Is The US Real Estate Market In Free Fall?
In the past two years, we have seen irrational and unsustainable interest in the U.S. housing market.
Motivated by the double expansionary fiscal and monetary policy, the demand for purchases of residents housing has risen rapidly. Since the Fed hiked interest rates for the first time in three years in March 2022, interest rates have quickly spiked in just over four months, raising the target rate of the federal funds from 0%-0.25% to a range of 2.25%-2.50%.
Is the US housing market in free fall with the federal's aggressive push on interest rates?
We spoke with one brilliant Real Estate mind, Urban Standard Capital’s Managing Partner Seth Weissman, who told us:
“I think different asset types/locations will be impacted differently but there is a definite reset in valuations, in some cases significantly 15-30%. If you can buy 10 year treasuries ~4%, makes it hard to justify paying 4% caps...so what is the appropriate spread?”
According to the survey data released by Freddie Mac, on September 15 the US 30-year fixed rate mortgage rate was 6.02%, much higher than the 2.86% in the same period last year, also reaching the highest level since November 2008. “Mortgage rates increased for the seventh consecutive week, as Treasury yields continued to rise,” according to Sam Khater, Freddie Mac’s Chief Economist. “While springtime is typically the busiest homebuying season, the upswing in rates has caused some volatility in demand. It continues to be a seller’s market, but buyers who remain interested in purchasing a home may find that competition has moderately softened.”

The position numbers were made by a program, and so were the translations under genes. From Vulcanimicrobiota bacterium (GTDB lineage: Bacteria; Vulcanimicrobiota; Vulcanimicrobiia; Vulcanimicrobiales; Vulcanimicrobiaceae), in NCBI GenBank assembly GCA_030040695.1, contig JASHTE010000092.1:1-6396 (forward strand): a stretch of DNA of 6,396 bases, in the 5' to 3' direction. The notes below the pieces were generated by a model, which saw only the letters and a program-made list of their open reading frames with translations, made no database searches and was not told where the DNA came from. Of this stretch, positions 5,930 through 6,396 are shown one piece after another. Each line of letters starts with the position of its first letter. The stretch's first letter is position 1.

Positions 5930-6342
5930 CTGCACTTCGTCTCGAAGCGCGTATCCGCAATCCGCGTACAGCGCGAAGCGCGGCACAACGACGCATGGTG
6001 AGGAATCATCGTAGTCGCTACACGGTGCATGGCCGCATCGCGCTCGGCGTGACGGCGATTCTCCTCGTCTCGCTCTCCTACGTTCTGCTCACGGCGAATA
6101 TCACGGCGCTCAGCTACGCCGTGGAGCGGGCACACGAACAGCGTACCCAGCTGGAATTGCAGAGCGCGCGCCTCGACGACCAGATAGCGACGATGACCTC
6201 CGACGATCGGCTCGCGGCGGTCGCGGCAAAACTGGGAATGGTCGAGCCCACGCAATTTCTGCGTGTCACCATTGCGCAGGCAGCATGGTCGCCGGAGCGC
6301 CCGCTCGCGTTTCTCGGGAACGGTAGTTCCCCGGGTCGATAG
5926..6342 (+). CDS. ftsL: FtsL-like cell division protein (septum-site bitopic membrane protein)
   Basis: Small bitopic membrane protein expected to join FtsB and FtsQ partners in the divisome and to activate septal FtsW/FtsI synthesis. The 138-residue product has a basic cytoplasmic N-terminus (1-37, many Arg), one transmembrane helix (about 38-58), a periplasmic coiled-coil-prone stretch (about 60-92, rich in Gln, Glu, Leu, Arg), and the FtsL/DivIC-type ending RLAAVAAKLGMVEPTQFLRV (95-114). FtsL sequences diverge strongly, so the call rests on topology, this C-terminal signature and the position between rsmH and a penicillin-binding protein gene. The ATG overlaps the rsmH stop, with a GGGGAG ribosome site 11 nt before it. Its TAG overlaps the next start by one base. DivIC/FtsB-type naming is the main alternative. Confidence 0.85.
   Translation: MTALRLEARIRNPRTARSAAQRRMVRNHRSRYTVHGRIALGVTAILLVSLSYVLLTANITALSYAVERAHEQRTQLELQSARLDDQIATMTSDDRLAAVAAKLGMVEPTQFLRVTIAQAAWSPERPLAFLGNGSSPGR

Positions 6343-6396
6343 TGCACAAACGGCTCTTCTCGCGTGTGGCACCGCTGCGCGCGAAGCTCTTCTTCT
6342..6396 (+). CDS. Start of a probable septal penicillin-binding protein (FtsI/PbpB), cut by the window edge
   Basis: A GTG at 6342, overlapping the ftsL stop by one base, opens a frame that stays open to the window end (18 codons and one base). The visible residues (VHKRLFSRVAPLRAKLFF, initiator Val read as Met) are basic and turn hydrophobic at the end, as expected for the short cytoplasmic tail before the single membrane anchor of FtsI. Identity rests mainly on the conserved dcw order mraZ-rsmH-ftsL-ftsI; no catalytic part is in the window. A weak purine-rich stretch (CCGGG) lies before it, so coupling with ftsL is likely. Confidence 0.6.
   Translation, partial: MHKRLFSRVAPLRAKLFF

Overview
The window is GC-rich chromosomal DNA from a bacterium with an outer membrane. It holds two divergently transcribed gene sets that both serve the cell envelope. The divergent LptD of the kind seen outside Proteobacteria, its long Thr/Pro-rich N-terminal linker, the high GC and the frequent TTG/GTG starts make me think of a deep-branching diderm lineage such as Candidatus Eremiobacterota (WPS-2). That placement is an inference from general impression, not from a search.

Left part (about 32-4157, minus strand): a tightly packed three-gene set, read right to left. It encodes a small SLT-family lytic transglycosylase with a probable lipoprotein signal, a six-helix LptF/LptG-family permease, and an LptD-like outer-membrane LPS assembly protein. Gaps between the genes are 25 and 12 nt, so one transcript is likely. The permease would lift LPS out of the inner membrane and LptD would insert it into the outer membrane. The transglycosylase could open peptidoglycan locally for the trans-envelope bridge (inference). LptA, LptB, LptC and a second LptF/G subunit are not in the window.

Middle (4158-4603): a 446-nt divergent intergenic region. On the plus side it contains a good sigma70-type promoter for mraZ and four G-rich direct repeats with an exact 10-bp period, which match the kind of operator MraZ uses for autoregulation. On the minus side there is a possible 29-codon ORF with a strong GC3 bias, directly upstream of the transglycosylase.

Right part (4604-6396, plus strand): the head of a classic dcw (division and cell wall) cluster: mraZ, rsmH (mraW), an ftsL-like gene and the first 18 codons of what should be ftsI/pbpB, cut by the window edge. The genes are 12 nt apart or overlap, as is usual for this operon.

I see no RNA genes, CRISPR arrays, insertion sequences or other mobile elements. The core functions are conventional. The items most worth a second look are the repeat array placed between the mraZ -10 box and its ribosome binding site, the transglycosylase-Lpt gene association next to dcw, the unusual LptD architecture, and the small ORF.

As mortgage rates rise with sky-high home prices, affordability approaches its upper bounds of history. But is this really the doom for the housing market? In fact, it is understandable why the Fed may be hesitant to stop the ongoing housing correction—the housing price boom is one of the biggest culprits of pandemic inflation. "Our results provide suggestive evidence that house price growth has been an important contributor to inflation during the pandemic…A back-of-the-envelope calculation based on our regression estimates suggests that house price growth could explain about 1/3 of the increase in the consumer price index (CPI) excluding housing services between February 2020 and February 2022," according to Federal Reserve economists in a paper published in November.
Using monetary policy to limit the housing market could not only prevent sky-high home prices spill over into rents but also help the Fed to take control on runaway inflations.
For decades the Case-Shiller National Home Price Index reported positive home price growth; that is, until June 2022, after which we witnessed four consecutive months of U.S. home prices declining. As the index indicates, US home prices are down 2.4% compared with June, which takes us back to the home price levels of March 2022. While US home prices are falling, they are going up rapidly over the past three years and still far from underlying fundamentals. For instance, October 2022 home prices are about 38% higher than levels of March 2020. If you take this into consideration, 2.4% deflation of home prices seems stable and far from free fall.
A slowdown in the housing sector could be a drag on GDP, but, in my opinion, this stagnation of price surging indicates no systematic risk. Unlike in the financial crisis, homebuyers in recent years tend to have higher credit scores and are more likely to lock in a fixed mortgage rate. More importantly a large housing price correction today wouldn’t see as many householders going for default. (e.g., Amortized mortgage balance being greater than house value)
In conclusion, it’s more likely the US housing market remains well controlled rather than in a free fall.
Written by YueYue Ma & Edited by Avhan Misra